a favor to my friend, Elfin, I am listening to a four-hour video
of a conversation with Bernardo Kastrup, described as "leading the
modern renaissance of metaphysical idealism, the notion that
reality is essentially mental."
I have to admit that I'm only
13 minutes into it, having just heard his boilerplate explanation
of what is wrong with materialism and any person who looks at the
world through a materialist lens.
I'll get back to this
characterization in a moment, but I have been thinking that it's
really not helpful to speak about "materialism" as if it were a
unitary belief system that someone "holds."
I consider myself a
materialist because I can't see that there is anything other than
the material out of which we and the universe are made that makes
use up – for instance, no divine realm that runs on its own
physics that can contravene the physics that make up my world. (By
"physics" I mean the forces, stresses, engineering and so on that
create and drive the matter/energy combo that passes for reality,
both the inner me and the outer me, "inner" and "outer" used only
as convenient terms to describe location; in reality, the inner
and outer have constant commerce with one another as the organism
goes about its business of surviving.)
But, again, more on this later.
Kastrup likens the universe
where he grounds his understanding of being and consciousness to
people with dissociative identity disorder, who house "alters"
that are different points of view of a single mind: "We are all
alters of one mind."
He goes on to say: "When the
universe undergoes dissociative identity disorder, or something
metaphorically related to dissociative identity disorder, those
natural dissociative processes in the universe also look like
something, there must be something it looks like, everything [word
unknown] in nature looks like something when observed from a given
perspective...and what it looks like is what we call biology. Life
is the image of that dissociation."
He muses upon how the first
dissociation happened in the universe that was survived itself,
but when he speaks about "how the mind of nature dissociated for
the first time," all I could think of was this: Is this not just
another way of saying, "1 In the beginning God created the heavens
and the earth. 2 Now the earth was formless and empty, darkness
was over the surface of the deep, and the Spirit of God was
hovering over the waters. 3 And God said, 'Let there be light,'
and there was light. 4 God saw that the light was good, and he
separated the light from the darkness. 5 God called the light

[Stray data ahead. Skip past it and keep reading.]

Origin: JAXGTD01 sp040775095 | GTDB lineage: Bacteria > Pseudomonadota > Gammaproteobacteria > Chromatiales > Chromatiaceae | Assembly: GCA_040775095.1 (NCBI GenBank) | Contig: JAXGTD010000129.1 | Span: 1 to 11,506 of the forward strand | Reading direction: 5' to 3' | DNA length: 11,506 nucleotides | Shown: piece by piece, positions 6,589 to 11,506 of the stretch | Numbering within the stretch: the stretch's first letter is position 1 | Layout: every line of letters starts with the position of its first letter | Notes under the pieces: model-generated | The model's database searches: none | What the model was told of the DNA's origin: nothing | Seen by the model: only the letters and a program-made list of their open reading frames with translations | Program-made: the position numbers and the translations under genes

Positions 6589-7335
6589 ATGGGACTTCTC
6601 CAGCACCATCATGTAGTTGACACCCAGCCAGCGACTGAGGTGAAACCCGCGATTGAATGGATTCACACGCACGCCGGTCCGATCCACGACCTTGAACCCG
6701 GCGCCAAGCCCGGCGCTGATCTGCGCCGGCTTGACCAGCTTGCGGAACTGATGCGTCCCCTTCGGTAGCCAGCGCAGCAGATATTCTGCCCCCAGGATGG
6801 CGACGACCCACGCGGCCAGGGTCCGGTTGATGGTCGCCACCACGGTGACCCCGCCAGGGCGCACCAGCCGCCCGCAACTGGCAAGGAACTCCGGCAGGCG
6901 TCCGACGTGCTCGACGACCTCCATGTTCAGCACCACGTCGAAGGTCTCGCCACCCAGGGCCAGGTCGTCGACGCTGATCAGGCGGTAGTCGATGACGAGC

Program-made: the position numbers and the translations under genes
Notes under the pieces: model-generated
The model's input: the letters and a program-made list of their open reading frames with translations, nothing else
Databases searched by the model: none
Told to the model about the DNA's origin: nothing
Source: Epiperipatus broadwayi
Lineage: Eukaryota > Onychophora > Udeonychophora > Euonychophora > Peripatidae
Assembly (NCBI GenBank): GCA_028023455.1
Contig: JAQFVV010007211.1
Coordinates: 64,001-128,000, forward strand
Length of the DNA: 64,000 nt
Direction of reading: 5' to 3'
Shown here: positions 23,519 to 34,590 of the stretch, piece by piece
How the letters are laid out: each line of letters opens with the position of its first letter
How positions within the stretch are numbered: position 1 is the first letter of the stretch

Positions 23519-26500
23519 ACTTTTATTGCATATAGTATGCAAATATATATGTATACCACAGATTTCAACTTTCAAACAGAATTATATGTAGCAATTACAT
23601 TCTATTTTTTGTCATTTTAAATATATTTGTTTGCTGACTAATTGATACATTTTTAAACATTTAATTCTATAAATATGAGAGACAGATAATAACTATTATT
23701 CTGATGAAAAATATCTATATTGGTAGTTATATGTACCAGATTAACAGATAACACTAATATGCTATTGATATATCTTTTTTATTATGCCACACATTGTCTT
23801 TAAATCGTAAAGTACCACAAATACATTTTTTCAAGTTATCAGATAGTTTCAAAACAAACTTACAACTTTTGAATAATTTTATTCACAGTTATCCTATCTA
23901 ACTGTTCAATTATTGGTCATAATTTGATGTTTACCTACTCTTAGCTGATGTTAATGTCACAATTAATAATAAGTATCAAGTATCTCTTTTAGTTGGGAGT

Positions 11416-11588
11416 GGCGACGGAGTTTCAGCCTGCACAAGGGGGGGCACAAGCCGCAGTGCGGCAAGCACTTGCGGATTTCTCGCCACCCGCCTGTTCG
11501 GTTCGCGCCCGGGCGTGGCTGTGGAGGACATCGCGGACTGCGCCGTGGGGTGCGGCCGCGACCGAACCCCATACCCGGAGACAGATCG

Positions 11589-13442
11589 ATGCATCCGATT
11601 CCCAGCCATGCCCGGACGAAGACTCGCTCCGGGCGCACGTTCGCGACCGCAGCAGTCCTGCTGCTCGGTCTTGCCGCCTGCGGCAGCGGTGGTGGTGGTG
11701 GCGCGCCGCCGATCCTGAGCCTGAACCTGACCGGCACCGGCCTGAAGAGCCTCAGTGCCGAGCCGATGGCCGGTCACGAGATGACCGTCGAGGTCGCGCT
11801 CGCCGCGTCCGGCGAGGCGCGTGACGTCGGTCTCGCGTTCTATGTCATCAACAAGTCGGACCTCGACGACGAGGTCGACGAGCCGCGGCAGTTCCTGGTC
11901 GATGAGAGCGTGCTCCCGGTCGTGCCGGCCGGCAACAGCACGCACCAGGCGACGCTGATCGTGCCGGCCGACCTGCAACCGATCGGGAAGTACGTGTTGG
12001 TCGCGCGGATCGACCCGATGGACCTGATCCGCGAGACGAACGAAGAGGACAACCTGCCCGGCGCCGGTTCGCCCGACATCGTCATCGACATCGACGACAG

'day,' and the darkness he called 'night.' And there was evening,
and there was morning—the first day."
In other words, God [i.e., Kastrup's universe] dissociates the formless void.
Which, to me, all sounds like
theology recast as something science-like to make it more
I will probably go back to
the video, just as a kindness to Elfin, but at this point, I don't
want to be drawn into an argument that simply sucks out my energy.
And what is that argument?
Actually, I think "argument" is the wrong term—it is
"yearning" or "longing." Kastrup, at least for the little I've
watched the video, and Elfin and the people Elfin turns to for his
research into the senses seem to have a root yearning for life to
be more, and mean more, than just accident, evolution and chance.
Why? When people get all TED
about the human race, they refer to innate human capacities for
wonder, curiosity, adventurousness and so on, implying, if not
outright saying, that the urge to know the origins of our being is
an implacable drive of our biology, which must then reflect some
elemental creative power of the universe working its way through
us. The universe created us in order to know itself.
But why are those not equally
lauded who want no truck with such mythmaking and instead are
willing to accept that we are all products of soulless, spiritless
processes, chances and probabilities, that, if looked at properly,
are just as miraculous and wondermaking as just-so tales about
creators and cosmic consciousnesses.
The only difference is, they
don't offer the comfort of a home, a garden of Eden to return to,
a purpose that makes our brief lives have value. They say: you are
on your own and have to figure it out, even if the species isn't
really equipped at this point in its evolution to make that happen
(though it is equipped with knowledge—what it doesn't know
how to do is make workable arrangements to share power, and it
still doesn't have a good grasp on its own psychology.)
I understand the yearning as
an antidote to the possibility that the existentialists are
right—and who knows, maybe the TED people and Kastrup are
right and we are all laved by mysterious energies that, if rightly
understood and accepted, will dissolve our loneliness and bring us
home. I just don't feel what they feel, see what they see.
And perhaps both are
true—for those like me, who cannot find the resonances, then
the universe is a dice game and when entropy is done, all is done.
For Elfin and Kastrup, who think they are on the wavelength, then
they get to move into the light. A universe for the grim and a
universe for the great-spirited. Perhaps, then, we don't have to
spend so much time wording each other to death.